Safety of Esophageal Cancer Surgery During the First Wave of the COVID-19 Pandemic in Europe: A Multicenter Study.

Borgstein ABJ, Brunner S, Hayami M, Moons J, Fuchs H, Eshuis WJ, Gisbertz SS, Bruns CJ, Nafteux P, Nilsson M, Schröder W, van Berge Henegouwen MI

Ann Surg Oncol - (-) - [2021-04-08; online 2021-04-08]

Many hospitals postponed elective surgical care during the first wave of the coronavirus disease 2019 (COVID-19) pandemic. Some centers continued elective surgery, including esophageal cancer surgery, with the use of preoperative screening methods; however, there is no evidence supporting the safety of this strategy as postoperative outcomes after esophageal cancer surgery during the COVID-19 pandemic have not yet been investigated. This multicenter study in four European tertiary esophageal cancer referral centers included consecutive adult patients undergoing elective esophageal cancer surgery from a prospectively maintained database in a COVID-19 pandemic cohort (1 March 2020-31 May 2020) and a control cohort (1 October 2019-29 February 2020). The primary outcome was the rate of respiratory failure requiring mechanical ventilation. The COVID-19 cohort consisted of 139 patients, versus 168 patients in the control cohort. There was no difference in the rate of respiratory failure requiring mechanical ventilation (13.7% vs. 8.3%, p = 0.127) and number of pulmonary complications (32.4% vs. 29.9%, p = 0.646) between the COVID-19 cohort and the control cohort. Overall, postoperative morbidity and mortality rates were comparable between both cohorts. History taking and reverse transcription polymerase chain reaction (RT-PCR) were used as preoperative screening methods to detect a possible severe acute respiratory syndrome coronavirus 2 (SARS-CoV-2) infection in all centers. No patients were diagnosed with COVID-19 pre- or postoperatively. Esophageal cancer surgery during the first wave of the COVID-19 pandemic was not associated with an increase in pulmonary complications as no patients were diagnosed with COVID-19. Esophageal cancer surgery can be performed safely with the use of adequate preoperative SARS-CoV-2 screening methods.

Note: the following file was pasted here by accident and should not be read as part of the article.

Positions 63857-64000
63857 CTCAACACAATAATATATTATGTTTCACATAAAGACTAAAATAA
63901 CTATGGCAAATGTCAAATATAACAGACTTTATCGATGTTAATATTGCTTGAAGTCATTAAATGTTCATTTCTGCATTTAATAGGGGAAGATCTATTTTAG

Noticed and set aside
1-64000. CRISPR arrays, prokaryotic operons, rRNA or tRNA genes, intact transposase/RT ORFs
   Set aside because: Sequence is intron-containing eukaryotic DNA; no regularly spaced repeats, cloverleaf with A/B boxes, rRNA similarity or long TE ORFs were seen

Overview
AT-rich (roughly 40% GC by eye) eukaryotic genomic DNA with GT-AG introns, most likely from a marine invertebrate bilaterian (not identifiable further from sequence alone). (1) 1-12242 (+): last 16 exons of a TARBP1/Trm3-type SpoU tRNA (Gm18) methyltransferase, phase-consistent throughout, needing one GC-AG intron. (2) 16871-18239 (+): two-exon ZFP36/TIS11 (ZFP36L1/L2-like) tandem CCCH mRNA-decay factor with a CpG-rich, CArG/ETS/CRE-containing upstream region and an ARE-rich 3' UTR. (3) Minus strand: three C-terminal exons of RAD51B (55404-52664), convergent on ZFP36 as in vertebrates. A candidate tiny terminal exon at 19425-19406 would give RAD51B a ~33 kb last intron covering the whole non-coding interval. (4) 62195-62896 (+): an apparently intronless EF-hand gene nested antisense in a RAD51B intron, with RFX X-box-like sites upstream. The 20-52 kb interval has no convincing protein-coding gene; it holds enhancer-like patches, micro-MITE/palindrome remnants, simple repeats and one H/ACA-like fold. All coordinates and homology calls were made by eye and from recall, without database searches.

Category: Health

Type: Journal article

PubMed 33830357

DOI 10.1245/s10434-021-09886-z

Crossref 10.1245/s10434-021-09886-z

pii: 10.1245/s10434-021-09886-z

Publications 9.5.0